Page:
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Andrew Jea, Keyne K. Johnson, William E. Whitehead and Thomas G. Luerssen

The use of spinal instrumentation to stabilize the occipitocervical junction in pediatric patients has increased and evolved in recent years. Wiring techniques have now given way to screw-rod or screw-plate techniques with or without postoperative external immobilization. Although C-2 translaminar screws have been used in these constructs, subaxial translaminar screws have not, to date, been described in either the pediatric or adult patient populations.

The authors describe the feasibility of translaminar screw placement in the C-3 lamina. Rigid fixation with translaminar screws offers an alternative to subaxial fixation with lateral mass screws, allowing for formation of biomechanically sound spinal constructs and minimizing potential neurovascular morbidity. Their use requires careful analysis of preoperative imaging studies, intact posterior elements, and avoidance of violation of the inner laminar wall.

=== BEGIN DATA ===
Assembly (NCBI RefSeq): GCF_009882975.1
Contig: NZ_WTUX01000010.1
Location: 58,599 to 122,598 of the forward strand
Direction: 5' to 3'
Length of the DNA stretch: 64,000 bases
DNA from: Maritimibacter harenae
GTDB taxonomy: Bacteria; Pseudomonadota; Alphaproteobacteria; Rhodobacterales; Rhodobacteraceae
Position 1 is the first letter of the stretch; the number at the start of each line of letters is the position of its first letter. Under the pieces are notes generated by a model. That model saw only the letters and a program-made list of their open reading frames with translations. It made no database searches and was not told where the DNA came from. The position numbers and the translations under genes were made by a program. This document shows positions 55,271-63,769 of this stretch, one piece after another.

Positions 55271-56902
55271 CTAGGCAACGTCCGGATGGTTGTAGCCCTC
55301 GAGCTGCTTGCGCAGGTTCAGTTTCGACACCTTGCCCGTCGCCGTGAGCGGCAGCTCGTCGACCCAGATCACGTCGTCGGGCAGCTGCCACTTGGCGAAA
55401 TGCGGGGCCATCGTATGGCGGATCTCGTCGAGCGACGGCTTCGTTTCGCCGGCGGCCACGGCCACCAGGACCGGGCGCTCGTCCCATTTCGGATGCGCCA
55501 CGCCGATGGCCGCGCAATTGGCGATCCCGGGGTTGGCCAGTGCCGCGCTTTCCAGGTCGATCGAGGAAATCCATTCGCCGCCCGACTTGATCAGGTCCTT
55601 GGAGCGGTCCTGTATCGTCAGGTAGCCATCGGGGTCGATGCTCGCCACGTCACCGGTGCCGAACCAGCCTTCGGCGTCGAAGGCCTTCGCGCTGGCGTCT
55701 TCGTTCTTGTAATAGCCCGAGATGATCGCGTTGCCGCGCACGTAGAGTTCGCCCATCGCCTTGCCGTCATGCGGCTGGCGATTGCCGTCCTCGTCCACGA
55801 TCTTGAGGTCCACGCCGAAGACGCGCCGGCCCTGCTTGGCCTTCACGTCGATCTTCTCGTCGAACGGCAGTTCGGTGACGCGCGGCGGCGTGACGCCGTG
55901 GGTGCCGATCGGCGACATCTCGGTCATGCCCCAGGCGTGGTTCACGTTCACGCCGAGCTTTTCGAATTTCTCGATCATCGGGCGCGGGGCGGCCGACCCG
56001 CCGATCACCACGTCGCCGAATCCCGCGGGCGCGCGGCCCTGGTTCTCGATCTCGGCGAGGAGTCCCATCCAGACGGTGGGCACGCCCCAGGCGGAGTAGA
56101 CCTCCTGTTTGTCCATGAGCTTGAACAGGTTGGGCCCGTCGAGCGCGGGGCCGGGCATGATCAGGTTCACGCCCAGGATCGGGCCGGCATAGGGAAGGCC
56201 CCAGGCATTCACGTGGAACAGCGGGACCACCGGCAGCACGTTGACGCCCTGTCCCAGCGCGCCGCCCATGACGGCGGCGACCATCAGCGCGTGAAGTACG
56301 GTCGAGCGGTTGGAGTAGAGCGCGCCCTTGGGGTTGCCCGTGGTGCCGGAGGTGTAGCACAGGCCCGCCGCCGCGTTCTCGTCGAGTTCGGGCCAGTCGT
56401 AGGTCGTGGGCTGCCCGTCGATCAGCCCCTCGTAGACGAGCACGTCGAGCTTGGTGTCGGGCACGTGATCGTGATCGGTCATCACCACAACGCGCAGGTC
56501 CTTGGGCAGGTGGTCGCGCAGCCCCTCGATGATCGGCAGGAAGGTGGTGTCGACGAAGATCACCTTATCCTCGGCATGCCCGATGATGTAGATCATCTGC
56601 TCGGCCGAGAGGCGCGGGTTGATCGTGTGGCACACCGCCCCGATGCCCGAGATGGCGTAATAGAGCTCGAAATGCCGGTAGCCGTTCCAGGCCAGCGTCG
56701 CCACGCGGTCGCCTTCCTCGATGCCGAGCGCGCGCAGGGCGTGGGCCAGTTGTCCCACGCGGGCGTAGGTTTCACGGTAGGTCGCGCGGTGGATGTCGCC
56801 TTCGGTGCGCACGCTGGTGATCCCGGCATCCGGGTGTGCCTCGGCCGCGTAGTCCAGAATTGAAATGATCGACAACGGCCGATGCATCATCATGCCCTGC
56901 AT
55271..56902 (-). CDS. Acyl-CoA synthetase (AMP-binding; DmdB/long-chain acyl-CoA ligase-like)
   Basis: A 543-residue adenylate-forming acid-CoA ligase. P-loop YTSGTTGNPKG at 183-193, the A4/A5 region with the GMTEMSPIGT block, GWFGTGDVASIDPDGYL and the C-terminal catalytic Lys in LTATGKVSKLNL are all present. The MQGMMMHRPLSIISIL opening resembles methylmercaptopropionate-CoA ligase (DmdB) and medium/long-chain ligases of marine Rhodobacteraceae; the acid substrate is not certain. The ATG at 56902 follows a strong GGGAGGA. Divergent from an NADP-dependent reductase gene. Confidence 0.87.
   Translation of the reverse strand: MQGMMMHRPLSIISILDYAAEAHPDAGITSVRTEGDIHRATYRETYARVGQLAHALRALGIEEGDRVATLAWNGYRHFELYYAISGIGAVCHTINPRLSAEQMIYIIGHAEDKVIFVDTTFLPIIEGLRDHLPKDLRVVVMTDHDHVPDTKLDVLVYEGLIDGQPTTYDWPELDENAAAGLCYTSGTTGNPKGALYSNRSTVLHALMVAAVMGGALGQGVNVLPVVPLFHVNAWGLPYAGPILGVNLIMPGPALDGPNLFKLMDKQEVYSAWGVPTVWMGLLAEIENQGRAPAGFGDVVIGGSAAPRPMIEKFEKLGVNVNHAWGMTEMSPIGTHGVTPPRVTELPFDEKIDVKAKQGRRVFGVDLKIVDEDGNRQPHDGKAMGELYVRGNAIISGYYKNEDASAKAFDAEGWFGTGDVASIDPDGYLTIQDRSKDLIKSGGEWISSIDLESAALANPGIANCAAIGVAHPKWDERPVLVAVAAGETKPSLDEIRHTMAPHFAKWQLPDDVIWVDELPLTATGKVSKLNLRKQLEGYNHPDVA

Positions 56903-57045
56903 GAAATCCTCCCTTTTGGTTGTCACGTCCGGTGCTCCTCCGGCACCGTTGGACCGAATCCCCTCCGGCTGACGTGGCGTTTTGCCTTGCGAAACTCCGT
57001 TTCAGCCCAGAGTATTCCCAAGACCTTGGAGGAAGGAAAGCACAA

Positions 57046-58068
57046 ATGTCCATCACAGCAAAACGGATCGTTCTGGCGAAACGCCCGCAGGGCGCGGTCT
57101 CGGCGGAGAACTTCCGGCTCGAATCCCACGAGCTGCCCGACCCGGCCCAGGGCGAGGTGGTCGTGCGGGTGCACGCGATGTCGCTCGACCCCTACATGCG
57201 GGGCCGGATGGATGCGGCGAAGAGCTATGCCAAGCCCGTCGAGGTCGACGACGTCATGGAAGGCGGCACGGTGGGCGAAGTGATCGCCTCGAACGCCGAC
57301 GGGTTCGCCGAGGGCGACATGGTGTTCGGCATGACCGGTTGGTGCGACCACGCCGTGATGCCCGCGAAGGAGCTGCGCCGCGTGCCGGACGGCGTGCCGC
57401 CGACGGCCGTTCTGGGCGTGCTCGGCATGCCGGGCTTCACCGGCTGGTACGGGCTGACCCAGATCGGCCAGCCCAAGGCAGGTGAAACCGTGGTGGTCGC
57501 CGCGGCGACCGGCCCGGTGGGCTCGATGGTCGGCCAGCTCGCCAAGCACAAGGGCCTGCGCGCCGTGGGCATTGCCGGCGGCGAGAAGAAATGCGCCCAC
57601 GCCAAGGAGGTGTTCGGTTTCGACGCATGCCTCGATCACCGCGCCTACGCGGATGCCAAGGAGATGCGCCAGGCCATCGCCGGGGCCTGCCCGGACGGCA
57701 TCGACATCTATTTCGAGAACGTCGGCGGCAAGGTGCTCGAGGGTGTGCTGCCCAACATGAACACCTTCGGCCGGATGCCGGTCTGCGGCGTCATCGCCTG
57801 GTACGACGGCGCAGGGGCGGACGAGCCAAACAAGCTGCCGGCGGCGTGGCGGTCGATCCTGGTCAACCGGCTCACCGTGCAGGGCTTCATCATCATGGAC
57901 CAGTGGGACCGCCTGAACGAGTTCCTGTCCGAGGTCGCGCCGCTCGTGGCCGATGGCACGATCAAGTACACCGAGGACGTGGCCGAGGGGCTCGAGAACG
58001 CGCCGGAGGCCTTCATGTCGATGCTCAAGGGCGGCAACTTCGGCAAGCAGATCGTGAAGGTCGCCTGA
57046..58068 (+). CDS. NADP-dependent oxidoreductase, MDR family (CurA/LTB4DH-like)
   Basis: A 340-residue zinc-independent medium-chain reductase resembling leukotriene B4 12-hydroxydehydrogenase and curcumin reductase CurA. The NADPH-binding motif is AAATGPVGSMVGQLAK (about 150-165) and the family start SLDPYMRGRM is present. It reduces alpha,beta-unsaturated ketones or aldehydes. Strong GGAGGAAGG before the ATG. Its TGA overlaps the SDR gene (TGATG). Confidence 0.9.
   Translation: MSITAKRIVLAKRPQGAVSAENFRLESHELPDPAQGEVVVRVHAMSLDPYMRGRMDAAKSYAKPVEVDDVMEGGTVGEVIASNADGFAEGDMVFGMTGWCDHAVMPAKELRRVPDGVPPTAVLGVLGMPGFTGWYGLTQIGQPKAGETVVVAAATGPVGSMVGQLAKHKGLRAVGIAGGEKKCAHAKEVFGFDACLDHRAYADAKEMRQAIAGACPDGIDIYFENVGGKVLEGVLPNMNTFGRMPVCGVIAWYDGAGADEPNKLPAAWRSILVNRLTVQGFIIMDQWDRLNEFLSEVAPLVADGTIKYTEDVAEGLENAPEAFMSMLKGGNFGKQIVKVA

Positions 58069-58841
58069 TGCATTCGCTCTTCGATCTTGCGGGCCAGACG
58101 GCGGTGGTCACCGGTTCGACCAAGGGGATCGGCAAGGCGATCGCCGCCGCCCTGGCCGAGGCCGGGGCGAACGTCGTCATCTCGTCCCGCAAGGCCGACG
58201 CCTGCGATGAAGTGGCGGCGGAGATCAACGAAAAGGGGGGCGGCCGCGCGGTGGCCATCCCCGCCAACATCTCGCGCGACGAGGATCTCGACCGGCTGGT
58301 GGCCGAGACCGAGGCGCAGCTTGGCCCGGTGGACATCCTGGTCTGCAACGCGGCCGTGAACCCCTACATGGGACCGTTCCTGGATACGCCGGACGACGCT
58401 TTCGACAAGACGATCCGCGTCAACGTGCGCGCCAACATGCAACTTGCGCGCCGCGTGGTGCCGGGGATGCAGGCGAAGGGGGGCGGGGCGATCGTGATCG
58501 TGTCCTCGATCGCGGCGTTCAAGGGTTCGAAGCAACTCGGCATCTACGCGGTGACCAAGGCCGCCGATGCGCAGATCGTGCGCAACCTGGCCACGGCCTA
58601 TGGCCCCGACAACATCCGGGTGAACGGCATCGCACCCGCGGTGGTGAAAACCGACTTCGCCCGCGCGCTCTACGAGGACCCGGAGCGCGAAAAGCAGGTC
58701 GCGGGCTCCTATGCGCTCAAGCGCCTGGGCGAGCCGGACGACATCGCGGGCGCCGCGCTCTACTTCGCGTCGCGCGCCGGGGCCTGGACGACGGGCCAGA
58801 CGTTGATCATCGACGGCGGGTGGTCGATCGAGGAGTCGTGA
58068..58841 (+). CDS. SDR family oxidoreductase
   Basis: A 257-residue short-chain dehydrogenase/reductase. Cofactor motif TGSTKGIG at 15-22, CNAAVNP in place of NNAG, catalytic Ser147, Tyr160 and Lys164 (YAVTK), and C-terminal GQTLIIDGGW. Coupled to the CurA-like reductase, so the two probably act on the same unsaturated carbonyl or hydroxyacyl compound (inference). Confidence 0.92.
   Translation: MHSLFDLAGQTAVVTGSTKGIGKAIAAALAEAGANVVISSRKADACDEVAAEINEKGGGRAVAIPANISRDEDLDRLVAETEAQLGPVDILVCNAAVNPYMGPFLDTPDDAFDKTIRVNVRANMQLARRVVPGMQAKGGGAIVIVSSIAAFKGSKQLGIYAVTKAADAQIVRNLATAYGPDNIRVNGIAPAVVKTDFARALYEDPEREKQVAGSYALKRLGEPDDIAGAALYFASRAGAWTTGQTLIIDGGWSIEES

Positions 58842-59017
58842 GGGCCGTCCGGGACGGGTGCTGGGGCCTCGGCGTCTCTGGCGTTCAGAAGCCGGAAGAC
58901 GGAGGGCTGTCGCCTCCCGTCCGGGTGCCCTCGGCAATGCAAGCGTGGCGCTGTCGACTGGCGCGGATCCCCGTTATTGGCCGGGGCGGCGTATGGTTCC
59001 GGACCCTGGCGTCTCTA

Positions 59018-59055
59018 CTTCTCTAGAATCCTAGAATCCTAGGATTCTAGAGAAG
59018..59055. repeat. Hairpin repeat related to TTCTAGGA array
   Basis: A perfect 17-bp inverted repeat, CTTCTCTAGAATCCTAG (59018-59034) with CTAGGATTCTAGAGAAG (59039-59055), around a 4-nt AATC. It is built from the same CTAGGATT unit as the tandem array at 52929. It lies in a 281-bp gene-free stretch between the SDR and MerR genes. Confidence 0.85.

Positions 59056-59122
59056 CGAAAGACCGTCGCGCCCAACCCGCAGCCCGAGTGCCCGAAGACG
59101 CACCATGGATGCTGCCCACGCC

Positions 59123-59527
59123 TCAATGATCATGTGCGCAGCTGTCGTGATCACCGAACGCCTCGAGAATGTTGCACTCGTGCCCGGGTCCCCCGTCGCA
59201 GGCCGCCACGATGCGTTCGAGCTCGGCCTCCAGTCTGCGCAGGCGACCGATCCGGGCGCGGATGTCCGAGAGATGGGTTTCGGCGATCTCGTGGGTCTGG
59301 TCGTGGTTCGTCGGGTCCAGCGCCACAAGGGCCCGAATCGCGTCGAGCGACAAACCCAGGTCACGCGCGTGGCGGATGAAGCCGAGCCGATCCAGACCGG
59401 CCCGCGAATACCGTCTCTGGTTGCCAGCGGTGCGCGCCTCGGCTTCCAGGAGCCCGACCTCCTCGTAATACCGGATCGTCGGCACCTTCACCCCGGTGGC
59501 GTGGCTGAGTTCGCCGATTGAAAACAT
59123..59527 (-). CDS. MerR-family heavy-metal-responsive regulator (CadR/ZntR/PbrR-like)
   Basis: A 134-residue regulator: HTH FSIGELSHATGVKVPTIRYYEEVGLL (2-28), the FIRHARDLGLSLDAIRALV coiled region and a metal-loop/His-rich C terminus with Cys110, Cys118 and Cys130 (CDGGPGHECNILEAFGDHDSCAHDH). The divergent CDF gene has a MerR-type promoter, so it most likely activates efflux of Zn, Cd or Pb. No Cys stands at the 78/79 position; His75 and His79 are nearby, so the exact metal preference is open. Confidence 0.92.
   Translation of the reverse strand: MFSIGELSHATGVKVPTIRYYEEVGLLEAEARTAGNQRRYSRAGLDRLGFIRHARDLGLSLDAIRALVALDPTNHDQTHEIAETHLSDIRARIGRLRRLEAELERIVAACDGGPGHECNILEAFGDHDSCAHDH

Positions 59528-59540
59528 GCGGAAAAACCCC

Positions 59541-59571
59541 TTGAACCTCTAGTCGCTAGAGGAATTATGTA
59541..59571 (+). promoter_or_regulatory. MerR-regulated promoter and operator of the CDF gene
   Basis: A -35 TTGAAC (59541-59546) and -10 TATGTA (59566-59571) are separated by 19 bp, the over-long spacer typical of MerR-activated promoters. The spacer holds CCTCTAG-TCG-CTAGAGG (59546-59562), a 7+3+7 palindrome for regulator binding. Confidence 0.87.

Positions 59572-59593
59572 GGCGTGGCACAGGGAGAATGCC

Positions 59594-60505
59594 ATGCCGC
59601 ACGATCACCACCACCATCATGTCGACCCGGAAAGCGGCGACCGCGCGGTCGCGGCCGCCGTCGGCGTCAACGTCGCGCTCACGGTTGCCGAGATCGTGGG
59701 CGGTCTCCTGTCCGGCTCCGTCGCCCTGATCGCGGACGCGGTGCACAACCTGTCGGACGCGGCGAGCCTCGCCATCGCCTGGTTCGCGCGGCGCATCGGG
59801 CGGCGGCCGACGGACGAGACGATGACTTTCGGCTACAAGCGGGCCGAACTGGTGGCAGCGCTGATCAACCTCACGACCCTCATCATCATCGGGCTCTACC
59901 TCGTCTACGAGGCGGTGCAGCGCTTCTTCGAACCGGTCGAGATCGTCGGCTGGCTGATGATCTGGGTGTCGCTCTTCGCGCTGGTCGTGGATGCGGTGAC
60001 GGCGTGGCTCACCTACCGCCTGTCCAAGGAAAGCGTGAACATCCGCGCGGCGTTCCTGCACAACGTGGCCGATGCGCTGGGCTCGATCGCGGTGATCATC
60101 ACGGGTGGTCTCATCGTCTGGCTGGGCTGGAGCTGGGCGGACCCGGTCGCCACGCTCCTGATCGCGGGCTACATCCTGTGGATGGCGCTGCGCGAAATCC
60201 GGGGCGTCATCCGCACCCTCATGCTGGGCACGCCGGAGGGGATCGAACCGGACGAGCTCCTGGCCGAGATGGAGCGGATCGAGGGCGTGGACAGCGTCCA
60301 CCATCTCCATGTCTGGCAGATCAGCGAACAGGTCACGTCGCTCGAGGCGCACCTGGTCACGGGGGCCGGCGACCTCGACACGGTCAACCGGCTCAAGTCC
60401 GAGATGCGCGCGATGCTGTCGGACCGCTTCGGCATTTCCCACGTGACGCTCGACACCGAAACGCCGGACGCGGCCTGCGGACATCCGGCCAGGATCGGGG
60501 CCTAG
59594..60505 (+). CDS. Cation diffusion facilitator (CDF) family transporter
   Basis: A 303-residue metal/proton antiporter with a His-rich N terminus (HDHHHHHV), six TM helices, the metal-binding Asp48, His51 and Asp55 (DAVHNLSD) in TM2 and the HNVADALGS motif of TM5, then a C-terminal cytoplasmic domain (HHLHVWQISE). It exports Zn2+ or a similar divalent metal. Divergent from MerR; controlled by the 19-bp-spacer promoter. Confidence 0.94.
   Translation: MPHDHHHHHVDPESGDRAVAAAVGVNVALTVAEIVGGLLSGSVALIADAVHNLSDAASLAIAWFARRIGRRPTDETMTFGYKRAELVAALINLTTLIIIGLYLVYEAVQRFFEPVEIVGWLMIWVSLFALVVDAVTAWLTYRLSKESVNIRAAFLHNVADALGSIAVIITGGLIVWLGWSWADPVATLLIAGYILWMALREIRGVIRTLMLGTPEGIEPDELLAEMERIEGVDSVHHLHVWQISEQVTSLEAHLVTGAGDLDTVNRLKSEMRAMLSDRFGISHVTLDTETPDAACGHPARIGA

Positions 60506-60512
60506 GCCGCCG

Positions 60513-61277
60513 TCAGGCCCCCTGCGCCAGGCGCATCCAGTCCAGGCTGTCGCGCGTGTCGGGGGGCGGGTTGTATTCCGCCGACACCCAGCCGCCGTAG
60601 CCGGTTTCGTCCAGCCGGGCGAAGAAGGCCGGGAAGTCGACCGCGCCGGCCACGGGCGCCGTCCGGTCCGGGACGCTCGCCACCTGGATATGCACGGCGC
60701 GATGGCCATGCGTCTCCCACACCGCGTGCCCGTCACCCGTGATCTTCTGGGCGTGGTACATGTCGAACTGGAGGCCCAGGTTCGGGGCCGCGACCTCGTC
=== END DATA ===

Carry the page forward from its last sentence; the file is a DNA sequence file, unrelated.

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Roukoz B. Chamoun, William E. Whitehead, Daniel J. Curry, Thomas G. Luerssen and Andrew Jea

Object

The use of C-1 lateral mass screws provides an alternative to C1–2 transarticular screws in the pediatric population. However, the confined space of the local anatomy and unfamiliarity with the technique may make the placement of a C-1 lateral mass screw more challenging, especially in the juvenile or growing spine.

Methods

A CT morphometric analysis was performed in 76 pediatric atlases imaged at Texas Children's Hospital from October 1, 2007 until April 30, 2008. Critical measurements were determined for potential screw entry points, trajectories, and lengths, with the goal of replicating the operative technique described by Harms and Melcher for adult patients.

Results